Katharine Hepburn (1907-2003) is the subject of a major retrospective through February and March at the BFI in London. Much as I admire her, I find a little of her goes a long way – but she did appear in some wonderful films during her six-decade career, including several of my all-time favourites. Here’s a list of my top five Katharine Hepburn films from the vast collection screening at the BFI.
1. The Philadelphia Story (1940)
Who could forget Hepburn as the haughty, ice maiden who has a meltdown on the eve of her society wedding when Spy magazine sends an attractive young reporter (and his photographer girlfriend) to cover her big day, her still-smitten first husband turns up, and she discovers that the high moral standards she imposes on others are occasionally hard to adhere to herself. An Oscar-winning James Stewart (for my money he could have won the award for his drunk scene alone) and an especially charismatic Cary Grant also star in this glorious, sophisticated and very funny classic from director George Cukor.
Hepburn plays a famous political newspaper columnist who first spars with then falls in love with her newspaper’s sports editor in this utterly delightful George Stevens romantic comedy which features one of the all-time great comedy sequences, when Hepburn’s gal-about-town character tries to prove that the domestic stuff is as easy as pie, and comes a memorable cropper in the kitchen. Like The Philadelphia Story, this is a particular delight for wardrobe-watchers as Hepburn’s clothes were designed by the great Adrian. And it’s also the first of the nine films that she made with her real-life long-term love, Spencer Tracy.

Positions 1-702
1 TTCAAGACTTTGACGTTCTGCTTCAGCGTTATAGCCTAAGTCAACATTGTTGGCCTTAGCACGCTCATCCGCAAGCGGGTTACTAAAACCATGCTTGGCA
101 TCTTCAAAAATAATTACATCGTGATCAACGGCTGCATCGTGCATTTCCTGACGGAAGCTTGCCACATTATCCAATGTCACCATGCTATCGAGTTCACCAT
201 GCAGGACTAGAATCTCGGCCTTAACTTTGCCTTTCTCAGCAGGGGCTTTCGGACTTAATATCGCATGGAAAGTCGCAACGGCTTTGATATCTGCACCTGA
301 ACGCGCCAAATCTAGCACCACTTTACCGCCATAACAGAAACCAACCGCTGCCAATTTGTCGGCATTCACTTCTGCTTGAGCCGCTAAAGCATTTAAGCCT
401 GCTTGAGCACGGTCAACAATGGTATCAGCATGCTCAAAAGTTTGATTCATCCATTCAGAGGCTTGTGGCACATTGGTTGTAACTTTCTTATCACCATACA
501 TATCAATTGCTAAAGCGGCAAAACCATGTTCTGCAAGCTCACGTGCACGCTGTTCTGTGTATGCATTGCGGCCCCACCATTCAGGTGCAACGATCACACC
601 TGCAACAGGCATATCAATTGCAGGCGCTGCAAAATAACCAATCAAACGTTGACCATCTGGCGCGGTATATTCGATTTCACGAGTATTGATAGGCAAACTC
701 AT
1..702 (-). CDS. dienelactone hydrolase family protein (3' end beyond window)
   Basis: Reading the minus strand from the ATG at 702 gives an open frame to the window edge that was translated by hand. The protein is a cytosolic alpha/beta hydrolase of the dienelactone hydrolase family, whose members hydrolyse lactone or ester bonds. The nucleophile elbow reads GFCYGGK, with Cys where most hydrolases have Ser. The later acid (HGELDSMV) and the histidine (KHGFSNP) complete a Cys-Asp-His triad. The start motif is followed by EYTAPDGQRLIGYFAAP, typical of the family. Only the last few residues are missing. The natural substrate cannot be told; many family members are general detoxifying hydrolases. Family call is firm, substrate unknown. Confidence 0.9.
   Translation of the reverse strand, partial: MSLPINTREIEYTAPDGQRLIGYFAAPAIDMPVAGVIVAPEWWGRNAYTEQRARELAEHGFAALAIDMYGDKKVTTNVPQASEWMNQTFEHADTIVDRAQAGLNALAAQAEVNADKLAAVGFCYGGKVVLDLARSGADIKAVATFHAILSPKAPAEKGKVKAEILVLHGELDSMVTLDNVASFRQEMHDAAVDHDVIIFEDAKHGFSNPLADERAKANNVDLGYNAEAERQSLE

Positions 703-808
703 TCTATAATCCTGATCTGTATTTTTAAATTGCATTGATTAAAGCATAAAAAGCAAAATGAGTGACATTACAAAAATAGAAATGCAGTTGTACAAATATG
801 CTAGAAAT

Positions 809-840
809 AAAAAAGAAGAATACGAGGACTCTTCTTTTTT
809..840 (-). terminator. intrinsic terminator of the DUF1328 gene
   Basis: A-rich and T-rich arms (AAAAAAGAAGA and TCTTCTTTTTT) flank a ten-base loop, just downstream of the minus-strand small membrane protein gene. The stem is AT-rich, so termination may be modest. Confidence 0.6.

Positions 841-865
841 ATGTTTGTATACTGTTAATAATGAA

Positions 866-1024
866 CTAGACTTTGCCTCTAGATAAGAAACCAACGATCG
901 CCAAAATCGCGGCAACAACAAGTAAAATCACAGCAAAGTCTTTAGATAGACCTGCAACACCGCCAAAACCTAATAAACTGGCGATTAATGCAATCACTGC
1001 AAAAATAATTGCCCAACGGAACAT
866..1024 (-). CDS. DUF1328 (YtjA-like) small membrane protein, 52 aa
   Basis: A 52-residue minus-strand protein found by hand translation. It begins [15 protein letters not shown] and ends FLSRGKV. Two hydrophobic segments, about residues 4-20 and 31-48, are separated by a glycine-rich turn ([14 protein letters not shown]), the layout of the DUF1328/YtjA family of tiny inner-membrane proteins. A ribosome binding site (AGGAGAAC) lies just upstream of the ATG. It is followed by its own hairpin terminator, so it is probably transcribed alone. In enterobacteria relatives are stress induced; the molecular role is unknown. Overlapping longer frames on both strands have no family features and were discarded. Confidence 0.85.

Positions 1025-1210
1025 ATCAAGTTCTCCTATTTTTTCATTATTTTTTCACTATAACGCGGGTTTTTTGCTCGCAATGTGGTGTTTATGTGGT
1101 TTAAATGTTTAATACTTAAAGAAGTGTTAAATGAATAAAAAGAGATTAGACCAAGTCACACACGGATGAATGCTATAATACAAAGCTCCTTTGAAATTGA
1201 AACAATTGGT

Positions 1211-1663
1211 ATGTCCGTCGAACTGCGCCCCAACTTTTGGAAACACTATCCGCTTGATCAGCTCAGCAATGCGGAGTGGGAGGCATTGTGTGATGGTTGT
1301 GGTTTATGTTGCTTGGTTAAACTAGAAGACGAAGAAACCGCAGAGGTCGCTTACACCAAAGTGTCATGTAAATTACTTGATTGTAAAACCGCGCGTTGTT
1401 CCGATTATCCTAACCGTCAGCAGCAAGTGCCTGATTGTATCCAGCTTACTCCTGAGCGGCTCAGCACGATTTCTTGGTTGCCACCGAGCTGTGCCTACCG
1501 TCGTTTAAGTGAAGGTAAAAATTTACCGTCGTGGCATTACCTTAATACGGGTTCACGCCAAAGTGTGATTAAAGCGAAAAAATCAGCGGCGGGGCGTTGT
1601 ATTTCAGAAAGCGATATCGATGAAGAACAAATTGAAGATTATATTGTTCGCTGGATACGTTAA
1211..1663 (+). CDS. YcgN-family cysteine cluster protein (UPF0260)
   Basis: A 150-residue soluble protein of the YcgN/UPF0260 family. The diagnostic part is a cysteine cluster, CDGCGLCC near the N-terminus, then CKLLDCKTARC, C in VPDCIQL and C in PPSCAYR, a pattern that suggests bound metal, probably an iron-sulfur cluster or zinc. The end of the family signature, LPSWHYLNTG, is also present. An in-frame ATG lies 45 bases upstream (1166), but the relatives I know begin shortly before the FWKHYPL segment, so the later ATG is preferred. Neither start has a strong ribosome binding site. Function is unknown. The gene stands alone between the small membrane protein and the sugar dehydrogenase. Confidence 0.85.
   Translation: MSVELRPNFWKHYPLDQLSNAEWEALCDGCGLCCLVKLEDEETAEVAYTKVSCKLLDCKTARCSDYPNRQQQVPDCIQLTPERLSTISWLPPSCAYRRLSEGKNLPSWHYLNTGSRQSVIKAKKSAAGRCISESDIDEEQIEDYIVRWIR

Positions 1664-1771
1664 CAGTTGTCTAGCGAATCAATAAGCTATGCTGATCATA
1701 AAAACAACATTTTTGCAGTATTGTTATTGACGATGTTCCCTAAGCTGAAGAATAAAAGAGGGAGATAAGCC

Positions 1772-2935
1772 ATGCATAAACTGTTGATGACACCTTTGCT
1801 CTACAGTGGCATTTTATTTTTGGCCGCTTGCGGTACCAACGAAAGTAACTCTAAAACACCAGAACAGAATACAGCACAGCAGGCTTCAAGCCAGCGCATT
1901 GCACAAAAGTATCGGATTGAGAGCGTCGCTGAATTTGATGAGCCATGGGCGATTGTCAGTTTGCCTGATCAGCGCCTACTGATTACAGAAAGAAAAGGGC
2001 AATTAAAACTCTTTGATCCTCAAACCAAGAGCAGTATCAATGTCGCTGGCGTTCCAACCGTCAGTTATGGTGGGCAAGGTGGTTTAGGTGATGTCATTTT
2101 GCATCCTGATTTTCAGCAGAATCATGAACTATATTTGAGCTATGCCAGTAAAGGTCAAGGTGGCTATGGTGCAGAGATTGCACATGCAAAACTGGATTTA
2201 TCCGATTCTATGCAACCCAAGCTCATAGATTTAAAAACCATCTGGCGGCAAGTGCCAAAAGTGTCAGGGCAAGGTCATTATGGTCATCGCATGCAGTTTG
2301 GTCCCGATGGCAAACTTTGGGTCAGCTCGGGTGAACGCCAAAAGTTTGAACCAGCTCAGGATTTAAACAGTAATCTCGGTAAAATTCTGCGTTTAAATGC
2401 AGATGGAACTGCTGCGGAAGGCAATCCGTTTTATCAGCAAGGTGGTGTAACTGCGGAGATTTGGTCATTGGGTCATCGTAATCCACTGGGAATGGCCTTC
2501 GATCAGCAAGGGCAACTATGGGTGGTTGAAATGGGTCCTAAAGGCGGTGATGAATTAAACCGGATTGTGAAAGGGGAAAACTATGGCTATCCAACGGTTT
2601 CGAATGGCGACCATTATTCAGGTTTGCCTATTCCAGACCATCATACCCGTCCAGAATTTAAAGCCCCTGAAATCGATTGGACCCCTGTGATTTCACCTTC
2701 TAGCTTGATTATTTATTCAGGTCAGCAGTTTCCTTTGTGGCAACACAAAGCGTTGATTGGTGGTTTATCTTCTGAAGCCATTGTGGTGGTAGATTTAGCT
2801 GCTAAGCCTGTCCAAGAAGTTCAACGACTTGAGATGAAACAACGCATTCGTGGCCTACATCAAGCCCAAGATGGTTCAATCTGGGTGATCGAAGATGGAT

3. Summertime (1955)
While other middle-aged female stars were forced to play bitter and twisted women clinging on to their youth (and their men) – All About Eve, Sunset Boulevard etc – Hepburn gave a wonderful, appealingly vulnerable performance as a “spinster” falling in love for the first time during a holiday in Venice in this beautiful and sensitive film by director David Lean. Neither the 40-something Hepburn nor Venice ever looked lovelier.
4. The African Queen (1951)John Huston’s exciting First World War-set adventure/romance stars Hepburn as a buttoned-up missionary who finds herself (in more ways than one) when she and boozy steamboat captain Humphrey Bogart (who won his only Oscar for his performance) undertake an increasingly dangerous journey downriver, taking on the elements, the river currents and even the Germans at various points.
Despite what the poster says, Hepburn was in fact in her later twenties when she played the awkward young social climber whose compulsive need to put on airs and graces (and force her slightly screwy family to do the same) is her undoing in this gentle comedy from George Stevens. It also starred a young Fred MacMurray, and Hepburn counted it as one of her favourite of her own films.
* Visit www.whatson.bfi.org.uk for the full programme